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"Bring your rabbit in with a urine sample" says the vet. On occasion when we have been in to the vets, he is able to get a sample by holding the bunny and pushing on the bladder, while someone holds a cup and catches the stream. It does not always work for the vet; and I hesitant to try it home, as I have no idea what the right amount of pressure is.

My rabbits are litter box trained. I am pretty sure abunch of wet sawdust as the sample is not going to be a good idea.

If I leave the bunny in a carrier long enough they will eventially pee, not sure I can wringout a sample from a towel. If it lands on the carrier floor (plastic) the bunny is likely to get all wet with little left to pour into a container. I am also not keen on the psychological trauma, this would induce.

Looking for ideas, how to accomplish getting a urine sample from my rabbit.

  • How sensitive to litter changes are rabbits? That is, if you used something other than your usual in the box for a day or two, would your bun freak or just shrug? – Monica Cellio Feb 7 '14 at 20:10
  • @MonicaCellio it is more about location then filler, for rabbits potty habits. – James Jenkins Feb 7 '14 at 22:24
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    I doubt there were be too much Psych trauma with getting pee on their paws... – user9 Feb 7 '14 at 22:37
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    With a little searching on the hint from @MonicaCellio I found 'safflower seed litter box' seems to be possible solution. Still looking into considerations with a bunny, but found at least one rabbit food with safflower seed as an ingredient. Will they eat it, if so how much and is that bad. – James Jenkins Feb 7 '14 at 22:49
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    @MonicaCellio, see new question related to your comment – James Jenkins Feb 8 '14 at 11:55
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I would put the rabbit in it cage and confine it with some water, every 10 to 15 minutes try to pick it up and express some urine.

For me I find it easiest to hold them so their body is vertical. Then apply firm pressure to the belly. If the rabbit has to pee this pressure will be enough to trigger it to release. It is best to have someone hold a cup over the area to collect the urine. The pressure should not be so much as to cause damage but nice firm pressure with the flat of you hand. If the rabbit does not pee repeat the process.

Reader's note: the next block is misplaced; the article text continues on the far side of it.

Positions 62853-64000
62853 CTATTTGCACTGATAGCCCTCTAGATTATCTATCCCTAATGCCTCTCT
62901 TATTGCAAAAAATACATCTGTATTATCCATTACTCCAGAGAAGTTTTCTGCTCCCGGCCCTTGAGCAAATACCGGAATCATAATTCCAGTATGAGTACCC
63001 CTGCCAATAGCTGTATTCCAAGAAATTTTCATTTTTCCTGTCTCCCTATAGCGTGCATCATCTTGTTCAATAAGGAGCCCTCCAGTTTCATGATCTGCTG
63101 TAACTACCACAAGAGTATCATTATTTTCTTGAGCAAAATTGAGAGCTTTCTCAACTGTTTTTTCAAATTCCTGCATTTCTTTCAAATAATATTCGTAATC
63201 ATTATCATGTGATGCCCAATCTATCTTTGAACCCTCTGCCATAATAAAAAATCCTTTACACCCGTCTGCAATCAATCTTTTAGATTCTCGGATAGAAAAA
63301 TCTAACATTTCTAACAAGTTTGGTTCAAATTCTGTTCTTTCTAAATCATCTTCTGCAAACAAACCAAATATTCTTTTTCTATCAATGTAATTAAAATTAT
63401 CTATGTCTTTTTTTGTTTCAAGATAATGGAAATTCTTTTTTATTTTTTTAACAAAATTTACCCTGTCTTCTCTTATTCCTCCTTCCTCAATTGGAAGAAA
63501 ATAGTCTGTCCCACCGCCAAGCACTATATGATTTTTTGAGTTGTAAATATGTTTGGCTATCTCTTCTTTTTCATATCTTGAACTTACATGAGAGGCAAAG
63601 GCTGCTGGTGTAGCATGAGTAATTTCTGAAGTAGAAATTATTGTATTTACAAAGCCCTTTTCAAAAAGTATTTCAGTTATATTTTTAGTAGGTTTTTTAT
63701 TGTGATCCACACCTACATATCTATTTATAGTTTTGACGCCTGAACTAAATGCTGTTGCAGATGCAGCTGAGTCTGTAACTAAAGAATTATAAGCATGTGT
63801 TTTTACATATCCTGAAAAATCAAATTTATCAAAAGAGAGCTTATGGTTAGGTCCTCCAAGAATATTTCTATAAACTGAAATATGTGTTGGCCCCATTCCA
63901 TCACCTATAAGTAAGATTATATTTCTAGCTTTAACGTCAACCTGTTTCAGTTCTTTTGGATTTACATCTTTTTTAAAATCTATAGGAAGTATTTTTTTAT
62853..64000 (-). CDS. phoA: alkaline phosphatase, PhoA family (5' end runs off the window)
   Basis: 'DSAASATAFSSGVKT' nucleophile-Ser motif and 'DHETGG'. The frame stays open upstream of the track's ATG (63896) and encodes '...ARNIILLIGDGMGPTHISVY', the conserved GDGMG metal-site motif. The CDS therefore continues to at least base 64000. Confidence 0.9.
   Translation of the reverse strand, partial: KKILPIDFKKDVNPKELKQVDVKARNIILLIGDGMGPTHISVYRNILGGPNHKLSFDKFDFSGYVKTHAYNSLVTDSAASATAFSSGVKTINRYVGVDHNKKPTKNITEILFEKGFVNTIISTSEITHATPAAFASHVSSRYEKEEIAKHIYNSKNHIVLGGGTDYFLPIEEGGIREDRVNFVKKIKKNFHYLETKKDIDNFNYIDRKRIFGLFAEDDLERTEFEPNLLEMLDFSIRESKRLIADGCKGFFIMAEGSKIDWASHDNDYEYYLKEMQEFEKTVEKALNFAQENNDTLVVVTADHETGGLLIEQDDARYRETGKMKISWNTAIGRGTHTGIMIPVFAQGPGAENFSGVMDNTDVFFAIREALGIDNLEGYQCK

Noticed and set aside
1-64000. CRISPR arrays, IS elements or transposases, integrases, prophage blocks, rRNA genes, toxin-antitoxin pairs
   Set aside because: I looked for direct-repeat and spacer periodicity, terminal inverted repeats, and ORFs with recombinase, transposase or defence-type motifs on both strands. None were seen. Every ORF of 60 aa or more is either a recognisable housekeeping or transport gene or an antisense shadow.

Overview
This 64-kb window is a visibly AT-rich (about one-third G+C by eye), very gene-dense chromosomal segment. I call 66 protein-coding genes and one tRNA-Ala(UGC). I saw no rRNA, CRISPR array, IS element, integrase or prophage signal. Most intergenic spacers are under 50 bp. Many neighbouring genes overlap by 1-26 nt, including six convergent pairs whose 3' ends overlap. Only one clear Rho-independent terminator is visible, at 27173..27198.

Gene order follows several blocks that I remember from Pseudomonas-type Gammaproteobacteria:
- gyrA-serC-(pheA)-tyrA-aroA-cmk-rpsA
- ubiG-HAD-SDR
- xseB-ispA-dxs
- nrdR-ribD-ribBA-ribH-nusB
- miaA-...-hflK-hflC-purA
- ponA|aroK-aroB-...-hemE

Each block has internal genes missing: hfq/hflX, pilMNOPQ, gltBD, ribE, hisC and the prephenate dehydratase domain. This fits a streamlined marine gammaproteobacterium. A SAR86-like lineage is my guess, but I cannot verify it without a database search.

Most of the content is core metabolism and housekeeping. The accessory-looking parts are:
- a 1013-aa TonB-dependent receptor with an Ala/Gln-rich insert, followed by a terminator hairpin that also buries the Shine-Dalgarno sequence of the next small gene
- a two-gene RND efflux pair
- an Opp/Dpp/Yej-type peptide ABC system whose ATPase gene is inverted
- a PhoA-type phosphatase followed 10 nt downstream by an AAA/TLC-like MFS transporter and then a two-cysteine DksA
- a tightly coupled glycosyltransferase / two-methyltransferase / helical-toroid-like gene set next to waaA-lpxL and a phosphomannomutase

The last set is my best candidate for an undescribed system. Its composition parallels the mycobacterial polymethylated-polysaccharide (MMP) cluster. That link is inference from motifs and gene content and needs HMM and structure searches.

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This suggestion is from one of the members or our local pet bunny community, she has used it with good results.

Fill your litter box with clean litter and cover the litter with a light plastic wrap (like saran wrap). The bunny will use the litter box like normal, but it will leave a puddle. Use a sterile syringe to collect the urine as soon as they hop out.

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Okay, I'll borrow Monica's idea and say: fill the rabbits litter tray with fish tank gravel (you probably want to wash the gravel first). Then just pour the pee out.

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    The problem is then you risk introducing contaminants that make it look like your bunny is sick but it was just from the gravel... even washed gravel can do this. – user9 Feb 8 '14 at 16:05
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I ended up using a combination of the three answers provided with a slight twist. My rabbit is somewhat handicapped his front legs do not work with maybe 50% function in one and 25% in the other. We have a wire bottom (1/2 inch mesh) cage that we use when traveling long distances in the car. It has a tray underneath, it is old but in good repair and clean.

I placed some litter in the bottom of the tray to make an uneven surface and then covered it with plastic wrap (saran wrap). At 8AM I put him in the cage with hay, water and a salt lick. 10AM he still had not urinated. I tired to express some urine, no luck. Noon he still had not urinated. I tired to express some urine, no luck. He is not drinking much. Gave him a big bowl of lettuce, he eats the lettuce. 2PM he finally urinates!

I used a syringe to suck the urine from the puddles on the plastic wrap. Placed the urine filled syringe in plastic bag in the refrigerator until the evening vet visit. Lab tests seemed fine (minor fluctuations in line with his health issues).

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